May 24 2011

Interactions with the Physical Environment

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The physical presence of implemented renewable energy devices in the oceans not only interacts directly with organisms, but it also affects the physical environment itself.  These changes, while often less noticeable than direct interaction with organisms, are often even more ecologically significant.  In order to get a full picture of what renewable energy installations in the ocean will do, examining the structures passive and dynamic interactions with the environment itself–that is, the water current and ocean floor–is absolutely necessary (Boehlert & Gill, 2010).

As energy is most commonly transmitted to land by buried cable, all OREDs must be anchored in some way:  This necessarily means that each installation must have some kind of footprint on the sea floor, and therefore some ocean-floor habitat must be destroyed (Boehlert & Gill, 2010).

Figure 1:Possible types of support structures.  This image shows their respective footprints on the sea floor.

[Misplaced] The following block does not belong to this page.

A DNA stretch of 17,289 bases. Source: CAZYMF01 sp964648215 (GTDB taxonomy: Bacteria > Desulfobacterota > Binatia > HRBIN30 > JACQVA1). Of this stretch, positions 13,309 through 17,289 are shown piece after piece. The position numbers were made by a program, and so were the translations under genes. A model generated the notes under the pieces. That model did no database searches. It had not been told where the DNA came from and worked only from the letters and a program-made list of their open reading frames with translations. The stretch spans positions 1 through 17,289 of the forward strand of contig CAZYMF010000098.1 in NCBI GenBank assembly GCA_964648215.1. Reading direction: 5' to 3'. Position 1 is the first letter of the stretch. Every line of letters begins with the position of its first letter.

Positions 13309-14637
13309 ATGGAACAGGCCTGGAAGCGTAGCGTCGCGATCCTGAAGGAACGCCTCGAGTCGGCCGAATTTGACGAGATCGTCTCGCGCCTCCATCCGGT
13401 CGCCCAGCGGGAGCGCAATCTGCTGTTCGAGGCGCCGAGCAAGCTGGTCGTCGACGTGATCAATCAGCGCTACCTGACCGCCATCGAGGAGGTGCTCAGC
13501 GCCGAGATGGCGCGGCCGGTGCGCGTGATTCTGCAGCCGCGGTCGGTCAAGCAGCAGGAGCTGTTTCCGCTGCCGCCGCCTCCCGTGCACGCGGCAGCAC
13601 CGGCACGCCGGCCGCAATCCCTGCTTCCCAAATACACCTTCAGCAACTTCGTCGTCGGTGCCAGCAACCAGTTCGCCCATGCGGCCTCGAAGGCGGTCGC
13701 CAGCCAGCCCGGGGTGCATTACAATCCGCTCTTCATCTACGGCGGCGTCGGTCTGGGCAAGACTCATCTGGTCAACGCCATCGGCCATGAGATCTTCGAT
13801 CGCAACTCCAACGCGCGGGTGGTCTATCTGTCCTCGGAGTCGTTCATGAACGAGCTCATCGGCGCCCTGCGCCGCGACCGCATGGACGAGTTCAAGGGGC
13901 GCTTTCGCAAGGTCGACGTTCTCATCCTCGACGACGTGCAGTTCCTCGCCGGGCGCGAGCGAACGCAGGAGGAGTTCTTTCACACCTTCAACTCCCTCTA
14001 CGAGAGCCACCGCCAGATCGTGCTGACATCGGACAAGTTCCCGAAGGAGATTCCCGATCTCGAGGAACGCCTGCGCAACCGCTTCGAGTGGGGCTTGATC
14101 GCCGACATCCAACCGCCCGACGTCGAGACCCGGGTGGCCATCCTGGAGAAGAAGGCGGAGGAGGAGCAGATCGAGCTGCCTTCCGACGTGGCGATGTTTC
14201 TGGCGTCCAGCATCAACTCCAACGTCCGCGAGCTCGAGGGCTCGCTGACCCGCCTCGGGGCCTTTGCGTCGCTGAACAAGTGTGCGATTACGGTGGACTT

The scale of habitat destruction varies wildly with the type of energy being implemented.  Wave energy point converters such as the Powerbuoy require only a few anchor points on the ocean floor, while installations like wind turbine arrays require up to 452 square meters per turbine (Wilson, 2010).

This is offset, of course, by these ocean floor installations functioning as an artificial reef, which we’ll talk about later in the presentation.  The lost habitat is often never significant enough to cause serious ecological problems–the 452 square meters would only be .015 percent of the total area of the turbine array (Wilson, 2010).

As a structure on the ocean’s floor, energy installations may also be subject to scouring.  Larger installations usually implement some sort of apron or other structure to prevent scouring, which can weaken the foundation’s support.  However, studies have found that secondary scouring still occurs (Besio & Losada, 2008).

Figure 2:Map of scour intensity around a circular monopole and scour apron (Besio & Losada, 2008).

The removal of sediment from around these installations has two effects:  First, removal of sediment necessarily changes the habitat for benthic organisms, requiring even more adjustment.  Scouring at energy installation foundations also has an impact on downstream sediment deposition.  While the extent of impact depends completely on the site and its attendant currents, it may be of greater concern close to shore, where close observation will be required to determine effects on beach erosion and accretion (Boehlert & Gill, 2010)  Because downstream deposition can be difficult to predict, there’s little specific research on this topic.